. . . and the final installment:
Myth #8: You shouldn't date someone unless you're already pretty sure you'd be ok with marrying him or her. But my question is this: how in the world are you going to know if you want to marry someone if you don't date them first? In the past decade or so, dating has gotten a really bad reputation in Christian circles and has been viewed as an immature way to satisfy your desires, have fun, and play with another person's heart and emotions. But dating doesn't have to be a selfish way to use another person to meet your need for emotional connection with someone without the pressure of a serious commitment. Dating can be--and should be--a responsible, fun, appropriate way for two people to simply get to know each other on a deeper level so that they know whether they are willing to commit to each other long-term. And if and when they realize that they aren't willing to commit, then they do need to step away from the dating relationship before any deeper feelings develop.
Myth #9: Marriage will solve all your problems and it is the be-all and the end-all of life. No, I'm afraid it won't. I've heard that marriage is hard, and it takes ongoing work, effort, and commitment. Marriages can fail. Marriage isn't always the pot of gold at the end of the rainbow. And moreover, a marriage will probably be happier if the people involved don't expect it to do things it can't do--like complete them or offer them ultimate fulfillment. Only a relationship with Jesus Christ can do that. No marriage is ideal. And while marriage usually adds a lot of joy to life, many, many people are happy and fulfilled without it.
Myth #10: If you've had your heart broken, it means that you gave away a part of your heart that you now will never be able to give to your future spouse. And it means you're basically damaged goods. This is one of the most damaging lies I've ever heard about relationships. In an ideal world, sure, the only person you'd ever "give your heart to" would be your spouse. And no one's heart would ever get broken. But it isn't an ideal world. We don't always get things right the first time. It doesn't mean there's no opportunity for a satisfying relationship in the future. Plus, I'm not convinced that "giving your heart" to someone is such a bad thing anyway. I've "given my heart" to a lot of people--family and close friends of both sexes, at least in the sense that I have loved and trusted these people deeply and shared deep parts of my life experience, hopes, and dreams with them. And yes, my vulnerability with others has sometimes led to hurt and disappointment. But that doesn't mean I have any less love and trust to offer my husband someday. Love given away is multiplied, not divided into little pieces until someday you realize, "Oops! I don't have any left to give."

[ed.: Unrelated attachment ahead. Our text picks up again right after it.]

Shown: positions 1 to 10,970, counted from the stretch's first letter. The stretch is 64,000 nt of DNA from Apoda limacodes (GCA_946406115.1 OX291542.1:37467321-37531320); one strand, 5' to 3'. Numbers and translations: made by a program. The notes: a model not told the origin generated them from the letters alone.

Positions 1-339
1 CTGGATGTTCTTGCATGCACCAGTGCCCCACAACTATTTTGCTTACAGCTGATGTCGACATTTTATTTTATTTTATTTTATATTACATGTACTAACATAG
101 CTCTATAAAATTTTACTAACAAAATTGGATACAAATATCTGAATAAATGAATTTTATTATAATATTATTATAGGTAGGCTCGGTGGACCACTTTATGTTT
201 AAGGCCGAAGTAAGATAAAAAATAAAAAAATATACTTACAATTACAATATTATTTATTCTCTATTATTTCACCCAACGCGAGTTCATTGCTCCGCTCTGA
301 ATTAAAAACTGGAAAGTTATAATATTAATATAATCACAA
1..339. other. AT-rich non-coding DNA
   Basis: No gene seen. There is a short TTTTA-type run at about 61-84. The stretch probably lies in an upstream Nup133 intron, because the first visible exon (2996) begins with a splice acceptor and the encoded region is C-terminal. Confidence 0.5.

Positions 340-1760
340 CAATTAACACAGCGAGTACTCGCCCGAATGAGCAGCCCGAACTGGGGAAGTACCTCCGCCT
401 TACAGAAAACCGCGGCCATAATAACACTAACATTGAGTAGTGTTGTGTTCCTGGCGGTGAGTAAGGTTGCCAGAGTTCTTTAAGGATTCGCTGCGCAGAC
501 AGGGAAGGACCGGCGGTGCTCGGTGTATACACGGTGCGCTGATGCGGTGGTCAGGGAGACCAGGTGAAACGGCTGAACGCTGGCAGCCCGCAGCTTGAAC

And the Final Myth: When it comes to relationships, you'd better hit the nail on the head the first time. There is no room for trial and error. (This sums up the myths about how you shouldn't get your heart broken, and how the first person you fall in love with will be your spouse, and how you shouldn't date unless you think you will marry the person). Here's the thing: I believe that marriage is intended to be for life, and that we should do everything we can to make a marriage work once we are in one. In that sense, I don't think there should be room for "trial and error" in marriage relationships. Once you've made that commitment, you shouldn't back out because you think the grass is greener on the other side of the fence. But, this truth has been needlessly extrapolated backward to give rise to the idea that you shouldn't really date, and your heart shouldn't be broken, and the first serious relationship you're in--the one where you fall in love--had better be with your spouse (and if it's not, well, you have less to offer your spouse someday). But it's not really true. Again, we don't live in a perfect world, and try as we might, we won't always get it right the first time. Please don't misunderstand me: yes, we are to strive for exemplary purity in all of our relationships--romantic and otherwise. Yes, men and women should guard their hearts and minds both with respect to the opposite sex and to all the thoughts that we take captive and allow to enter into our minds. Yes, we should take a stand against the larger culture that says that a relationship is all about ME and getting what I want, and remember that Jesus showed us by example that to love someone means to sacrifice and give of ourselves. And we certainly shouldn't be recklessly and thoughtlessly entering into relationships, knowing that our rash behavior will inevitably scar our own hearts or someone else's. But because we're human, we won't always do relationships perfectly. And even if we could do it perfectly, we may not always get the perfect fairy-tale ending. But God is bigger than our failures; our mistakes were never meant to define us. God can redeem our failures. And what a great Redeemer He is.
. . . Come back tomorrow as I explore this: What can our view of relationships reveal about our understanding of redemption? How does the redemption we have in Christ matter--right here, right now--for our relationships?